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Young child looking at classic car at Throttlestop
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The Generational Passion for Automobiles


Scene 1. You get a call from your Aunt – your 68-year old uncle has bought an ‘old car’ and is inviting everyone to see it. You turn up at a deserted parking lot to see your uncle in an old Ford Mustang – a 1969 Ford Mustang Mach 1 as you later learn from him – doing burnouts, donuts, and shrieking with glee like an excited child. As the clouds of rubber smoke filled the air, punctuated by the growls and barks of a carbureted V8, you wondered what was so special about this ‘old Stang,’ and why was your uncle so excited by it? After all, the latest Mustangs have over 500hp, look stunning and modern, and come with creature comforts such as cold air conditioning and banging sound systems, which this old thing doesn’t have. Heck, the radio doesn’t even pick up FM, let alone DAB! You’re confused…

Scene 2. Your best friend’s dad is Japanese, and when you visit their house, you see a Japanese car parked outside. It’s by Nissan and says ‘Skyline’ on the rear with a GT-R badge. It looks like one of the cars from The Fast and The Furious. Your friend’s dad comes outside and excitedly shows you the car, asking if you would like to go for a ride in it. He gushes about how it’s a Japanese icon with a long and colorful history. In his story, you hear words such as ‘Hakosuka,’ ‘Kenmeri,’ ‘Touge,’ and ‘Drift Scene.’ To you, it looks like an average Eighties two-door coupe with large wheels, a body kit, and a big exhaust. Oh dear, the steering wheel is on the wrong side too. Must be difficult to drive. He fires it up, and a bassy drone fills the air. He revs it, and you hear the distinctive whoosh of a turbo followed by the whistle of a blow-off valve as he lets off the throttle. He says it’s a BNR32, calls the engine an RB26DETT, and claims it can easily put out 700hp with some mods. What’s up with that GT-R badge? This doesn’t look like what we know to be a GT-R. Why does he love this thing so much? You’re confused…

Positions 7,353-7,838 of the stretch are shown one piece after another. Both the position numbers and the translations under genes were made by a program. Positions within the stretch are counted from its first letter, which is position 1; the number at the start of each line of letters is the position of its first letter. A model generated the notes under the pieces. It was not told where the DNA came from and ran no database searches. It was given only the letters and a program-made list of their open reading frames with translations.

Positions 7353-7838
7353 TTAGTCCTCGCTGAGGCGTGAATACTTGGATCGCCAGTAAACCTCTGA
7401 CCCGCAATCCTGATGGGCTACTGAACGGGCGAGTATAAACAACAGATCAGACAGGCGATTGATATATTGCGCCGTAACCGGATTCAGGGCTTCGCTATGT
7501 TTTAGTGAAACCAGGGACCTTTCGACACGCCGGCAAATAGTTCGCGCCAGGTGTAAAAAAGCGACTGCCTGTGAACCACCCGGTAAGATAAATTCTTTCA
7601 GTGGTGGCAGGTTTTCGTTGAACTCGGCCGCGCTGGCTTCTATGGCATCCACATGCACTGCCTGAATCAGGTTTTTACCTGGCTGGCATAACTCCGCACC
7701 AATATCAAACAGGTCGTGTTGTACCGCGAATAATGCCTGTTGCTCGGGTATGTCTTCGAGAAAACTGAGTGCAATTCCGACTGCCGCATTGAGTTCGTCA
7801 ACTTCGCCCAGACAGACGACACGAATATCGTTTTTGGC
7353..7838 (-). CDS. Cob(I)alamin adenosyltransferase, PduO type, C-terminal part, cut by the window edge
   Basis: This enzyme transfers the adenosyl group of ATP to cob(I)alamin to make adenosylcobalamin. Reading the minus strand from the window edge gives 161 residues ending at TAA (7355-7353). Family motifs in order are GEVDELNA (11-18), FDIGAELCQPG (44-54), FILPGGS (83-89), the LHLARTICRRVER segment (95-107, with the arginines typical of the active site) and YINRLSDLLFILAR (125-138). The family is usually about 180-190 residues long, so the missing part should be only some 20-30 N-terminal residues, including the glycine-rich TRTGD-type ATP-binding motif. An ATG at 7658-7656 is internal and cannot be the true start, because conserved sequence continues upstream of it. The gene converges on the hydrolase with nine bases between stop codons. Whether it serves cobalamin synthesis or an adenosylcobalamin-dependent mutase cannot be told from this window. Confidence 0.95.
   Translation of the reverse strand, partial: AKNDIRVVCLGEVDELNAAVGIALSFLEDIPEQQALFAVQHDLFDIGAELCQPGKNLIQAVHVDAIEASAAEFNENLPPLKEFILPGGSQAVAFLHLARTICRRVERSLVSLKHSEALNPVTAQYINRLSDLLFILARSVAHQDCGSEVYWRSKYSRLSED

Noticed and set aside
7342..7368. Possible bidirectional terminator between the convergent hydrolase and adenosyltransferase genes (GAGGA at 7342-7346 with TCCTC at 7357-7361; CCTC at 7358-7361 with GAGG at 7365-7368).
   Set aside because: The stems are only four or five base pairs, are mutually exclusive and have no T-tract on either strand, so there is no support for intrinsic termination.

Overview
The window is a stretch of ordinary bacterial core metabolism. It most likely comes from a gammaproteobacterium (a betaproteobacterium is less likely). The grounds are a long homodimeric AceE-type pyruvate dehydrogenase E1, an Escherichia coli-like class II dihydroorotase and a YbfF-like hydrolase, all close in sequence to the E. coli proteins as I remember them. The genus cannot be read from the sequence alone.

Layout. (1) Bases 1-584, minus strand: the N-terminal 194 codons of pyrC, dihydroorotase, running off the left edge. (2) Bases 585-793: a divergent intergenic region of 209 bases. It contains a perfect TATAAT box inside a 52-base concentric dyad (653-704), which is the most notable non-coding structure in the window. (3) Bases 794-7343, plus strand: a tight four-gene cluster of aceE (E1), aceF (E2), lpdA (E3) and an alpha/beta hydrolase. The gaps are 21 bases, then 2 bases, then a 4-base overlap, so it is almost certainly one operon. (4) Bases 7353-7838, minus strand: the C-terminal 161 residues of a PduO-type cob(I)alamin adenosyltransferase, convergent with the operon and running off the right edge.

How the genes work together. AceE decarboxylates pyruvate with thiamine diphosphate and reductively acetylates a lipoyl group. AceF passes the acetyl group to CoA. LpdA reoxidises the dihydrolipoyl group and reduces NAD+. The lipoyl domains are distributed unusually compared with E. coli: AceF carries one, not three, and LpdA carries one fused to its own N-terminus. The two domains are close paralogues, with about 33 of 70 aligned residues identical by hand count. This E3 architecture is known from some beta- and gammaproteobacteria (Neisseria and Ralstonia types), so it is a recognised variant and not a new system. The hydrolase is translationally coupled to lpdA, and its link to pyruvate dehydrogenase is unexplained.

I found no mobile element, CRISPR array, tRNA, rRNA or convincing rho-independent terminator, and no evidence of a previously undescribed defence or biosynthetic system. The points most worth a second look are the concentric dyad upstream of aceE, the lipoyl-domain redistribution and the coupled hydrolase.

Let us break your confusion. What you see in action is the generational passion that comes with automobiles. Simply put, generational passion is when a particular generation acts upon their passion with the automobiles they idolized while growing up. They were either too young to drive these cars, and even if they could have driven them, they most likely wouldn’t have been able to afford them at that time. Thus, these cars lived on their bedroom walls in the form of posters, and in carefully kept magazines and newspaper adverts that would be taken out and gaped at, slack-jawed, with the resolve that ‘one day, I will own one of those’ and carefully put back into their ‘hiding spots.’ If they were lucky or had the guts, they might have walked into a showroom and sweet-talked the salesman into giving them a brochure. Maybe they said their dad was interested in the car and would swing by after work but sent them in advance to get some information. Either way, these cars lived in their hearts.

Take your uncle, for example. That Mustang was something that he may have seen and heard rumbling down a street or saw the movie ‘Bullitt.’ Maybe someone he knew drove one and was the cool cat of the town. That impression stayed with him, and now, he felt that the time was right to buy one in the twilight of his life with all his commitments done and dusted. Ditto, your friend’s dad. Maybe when he was in his twenties, working the daily grind at a windowless office in Tokyo and commuting on the packed subway every day, the BNR32 was the car he dreamt about ever since he saw one drifting down a mountain pass while on vacation. Moving to the US and starting a new life, he resolved to purchase one when he could afford to, and the car is now old enough to apply for the 25-year import rule, so he acted upon it and struck while the iron was hot.

This is reflected in the current purchase behavior of classics. So, what are the cars that you dreamt about owning and driving as a teenager, in your twenties, or even thirties? Chances are, there’s at least one that is on your bucket list to own someday, regardless of if you’re 45, 55, 65, or even 75. Even if it’s not on your regular list of things to do, it’s silently fermenting in your mind, and one day when the time is right, and the stars align, you will find your heart taking over and saying ‘Do It. Just Do It. Age is no barrier, as long as you are fit enough to drive. You can never be too old to enjoy a car.’

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